What standard determines whether I can charge $5.15/hour, or $500.15/hour for my work?
It seems as though the modern (not classical) liberal mindset is that your salary can somehow be determined on an absolute standard based on how much education you have received, the unpleasantness of your work, the overall need for people in your line of work, and most importantly, your need for income. How many times have you heard the argument, "We need teachers and police officers! We should pay them more since they are so important!" or, "These poor workers are making barely over minimum wage and can't afford nice clothes like you can. We should raise minimum wage and make those evil corporations pay them more money!" To need and to deserve are two different things.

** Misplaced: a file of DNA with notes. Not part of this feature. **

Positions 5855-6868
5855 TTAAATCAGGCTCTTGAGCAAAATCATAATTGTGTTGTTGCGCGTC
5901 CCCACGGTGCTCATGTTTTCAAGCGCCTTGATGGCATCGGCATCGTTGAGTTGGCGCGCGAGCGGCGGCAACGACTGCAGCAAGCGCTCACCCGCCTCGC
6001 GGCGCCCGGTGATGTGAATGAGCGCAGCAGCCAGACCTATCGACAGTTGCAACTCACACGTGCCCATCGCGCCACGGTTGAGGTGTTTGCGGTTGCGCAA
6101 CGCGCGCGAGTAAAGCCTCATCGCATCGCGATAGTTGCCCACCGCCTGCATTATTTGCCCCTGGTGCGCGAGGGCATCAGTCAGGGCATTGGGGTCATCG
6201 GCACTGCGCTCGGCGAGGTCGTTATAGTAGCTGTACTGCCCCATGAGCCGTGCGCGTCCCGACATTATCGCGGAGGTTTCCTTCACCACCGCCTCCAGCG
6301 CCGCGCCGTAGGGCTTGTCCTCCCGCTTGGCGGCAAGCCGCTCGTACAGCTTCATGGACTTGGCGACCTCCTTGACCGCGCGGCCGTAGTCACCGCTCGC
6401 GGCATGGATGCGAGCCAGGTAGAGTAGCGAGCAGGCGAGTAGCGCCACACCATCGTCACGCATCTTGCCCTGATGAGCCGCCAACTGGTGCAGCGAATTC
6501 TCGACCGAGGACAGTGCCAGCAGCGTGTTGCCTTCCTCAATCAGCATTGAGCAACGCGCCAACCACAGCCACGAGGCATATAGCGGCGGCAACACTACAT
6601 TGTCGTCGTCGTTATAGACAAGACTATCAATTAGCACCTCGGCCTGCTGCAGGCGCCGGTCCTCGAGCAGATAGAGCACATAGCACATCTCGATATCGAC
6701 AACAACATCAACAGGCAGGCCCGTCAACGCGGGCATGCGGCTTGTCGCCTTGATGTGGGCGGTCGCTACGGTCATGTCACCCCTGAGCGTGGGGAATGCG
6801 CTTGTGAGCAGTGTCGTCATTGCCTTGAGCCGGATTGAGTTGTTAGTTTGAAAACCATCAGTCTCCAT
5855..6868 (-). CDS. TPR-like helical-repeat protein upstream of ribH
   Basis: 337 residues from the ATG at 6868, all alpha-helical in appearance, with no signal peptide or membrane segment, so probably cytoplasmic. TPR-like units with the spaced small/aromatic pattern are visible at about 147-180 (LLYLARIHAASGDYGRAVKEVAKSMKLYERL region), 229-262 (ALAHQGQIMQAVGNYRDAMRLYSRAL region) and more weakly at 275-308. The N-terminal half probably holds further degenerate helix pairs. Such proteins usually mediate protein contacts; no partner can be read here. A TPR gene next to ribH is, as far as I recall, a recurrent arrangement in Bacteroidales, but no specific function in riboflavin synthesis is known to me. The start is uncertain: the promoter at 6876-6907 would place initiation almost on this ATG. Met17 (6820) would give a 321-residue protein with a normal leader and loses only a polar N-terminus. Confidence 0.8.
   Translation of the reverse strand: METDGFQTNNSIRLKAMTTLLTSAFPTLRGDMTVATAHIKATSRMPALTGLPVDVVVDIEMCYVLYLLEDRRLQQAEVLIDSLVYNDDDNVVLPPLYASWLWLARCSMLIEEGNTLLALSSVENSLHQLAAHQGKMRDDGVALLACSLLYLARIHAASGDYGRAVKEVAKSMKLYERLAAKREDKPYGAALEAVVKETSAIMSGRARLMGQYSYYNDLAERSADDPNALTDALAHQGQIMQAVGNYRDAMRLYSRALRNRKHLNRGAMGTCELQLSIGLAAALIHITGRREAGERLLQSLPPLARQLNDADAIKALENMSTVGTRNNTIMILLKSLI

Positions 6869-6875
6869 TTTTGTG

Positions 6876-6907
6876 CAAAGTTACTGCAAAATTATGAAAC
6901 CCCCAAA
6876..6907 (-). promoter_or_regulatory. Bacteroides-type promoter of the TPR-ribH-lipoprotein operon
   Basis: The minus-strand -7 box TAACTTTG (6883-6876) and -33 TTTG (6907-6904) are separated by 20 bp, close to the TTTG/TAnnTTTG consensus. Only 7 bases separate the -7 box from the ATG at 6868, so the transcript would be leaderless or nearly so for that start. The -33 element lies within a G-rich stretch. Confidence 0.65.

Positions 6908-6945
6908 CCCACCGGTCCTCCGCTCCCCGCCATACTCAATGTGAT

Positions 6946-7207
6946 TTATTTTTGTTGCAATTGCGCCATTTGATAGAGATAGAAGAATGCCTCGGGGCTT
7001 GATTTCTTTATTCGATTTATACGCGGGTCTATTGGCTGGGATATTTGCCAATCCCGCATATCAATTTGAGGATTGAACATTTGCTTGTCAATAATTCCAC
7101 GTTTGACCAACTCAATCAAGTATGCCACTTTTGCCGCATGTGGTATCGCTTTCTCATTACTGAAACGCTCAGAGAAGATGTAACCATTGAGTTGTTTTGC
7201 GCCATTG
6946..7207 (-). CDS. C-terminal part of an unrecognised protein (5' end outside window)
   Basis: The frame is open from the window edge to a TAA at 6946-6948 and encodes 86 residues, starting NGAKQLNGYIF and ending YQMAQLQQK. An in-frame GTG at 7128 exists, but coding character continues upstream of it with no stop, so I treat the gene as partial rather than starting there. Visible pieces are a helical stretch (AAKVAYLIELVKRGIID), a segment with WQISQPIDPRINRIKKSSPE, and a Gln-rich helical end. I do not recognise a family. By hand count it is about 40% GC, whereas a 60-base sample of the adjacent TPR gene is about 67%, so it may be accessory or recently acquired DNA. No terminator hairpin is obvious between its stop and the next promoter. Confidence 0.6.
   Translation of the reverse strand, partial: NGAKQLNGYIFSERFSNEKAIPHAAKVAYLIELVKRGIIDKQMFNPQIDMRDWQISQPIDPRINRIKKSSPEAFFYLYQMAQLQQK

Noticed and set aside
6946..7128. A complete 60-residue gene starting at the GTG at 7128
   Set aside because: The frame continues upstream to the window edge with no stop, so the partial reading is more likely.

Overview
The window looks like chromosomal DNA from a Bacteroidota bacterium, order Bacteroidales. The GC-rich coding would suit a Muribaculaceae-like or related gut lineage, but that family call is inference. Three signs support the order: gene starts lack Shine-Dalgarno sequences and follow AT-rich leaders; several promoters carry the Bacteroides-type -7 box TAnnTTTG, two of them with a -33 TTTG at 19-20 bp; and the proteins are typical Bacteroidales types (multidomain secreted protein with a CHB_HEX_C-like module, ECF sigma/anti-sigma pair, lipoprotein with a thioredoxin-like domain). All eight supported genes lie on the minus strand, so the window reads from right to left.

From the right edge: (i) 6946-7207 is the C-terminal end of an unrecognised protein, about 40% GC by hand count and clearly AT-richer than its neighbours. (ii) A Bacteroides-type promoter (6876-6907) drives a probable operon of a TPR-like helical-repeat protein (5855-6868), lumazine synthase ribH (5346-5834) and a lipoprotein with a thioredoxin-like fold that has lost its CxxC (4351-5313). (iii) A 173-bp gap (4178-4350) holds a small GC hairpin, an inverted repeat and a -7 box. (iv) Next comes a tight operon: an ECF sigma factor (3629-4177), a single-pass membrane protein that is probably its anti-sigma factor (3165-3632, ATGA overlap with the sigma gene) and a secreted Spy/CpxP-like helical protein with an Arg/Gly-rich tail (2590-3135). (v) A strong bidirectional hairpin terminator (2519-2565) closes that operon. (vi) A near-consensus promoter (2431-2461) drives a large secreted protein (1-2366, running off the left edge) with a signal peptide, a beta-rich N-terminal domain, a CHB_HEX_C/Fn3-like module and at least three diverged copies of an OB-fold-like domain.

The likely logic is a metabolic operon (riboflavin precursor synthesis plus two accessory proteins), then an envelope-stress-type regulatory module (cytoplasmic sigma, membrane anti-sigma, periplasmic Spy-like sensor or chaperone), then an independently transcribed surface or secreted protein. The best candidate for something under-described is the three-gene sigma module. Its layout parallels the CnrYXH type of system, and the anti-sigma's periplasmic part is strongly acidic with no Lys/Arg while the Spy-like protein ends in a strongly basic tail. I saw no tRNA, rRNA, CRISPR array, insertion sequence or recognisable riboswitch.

The problem here is that I am not the only seller of labor, and there are plenty of other people willing to work for less money than I might be willing to -- regardless of how much education I have received, how unpleasant my job might be, or how much income I need in order to lead the lifestyle I want. In order to compete with those people, I have to lower the price I charge for my labor from what I'd like to have to what I can reasonably obtain. It's not unreasonable for companies to shop around and find the best deals on labor, just as it's not unreasonable for you to shop around to find the best deals on new shoes. The standard for how much those shoes should sell is the same standard as for how much your labor will sell: the market -- the amount you pay for a close substitute should be approximately the same; if you charge much more, your shoes or your labor simply won't sell.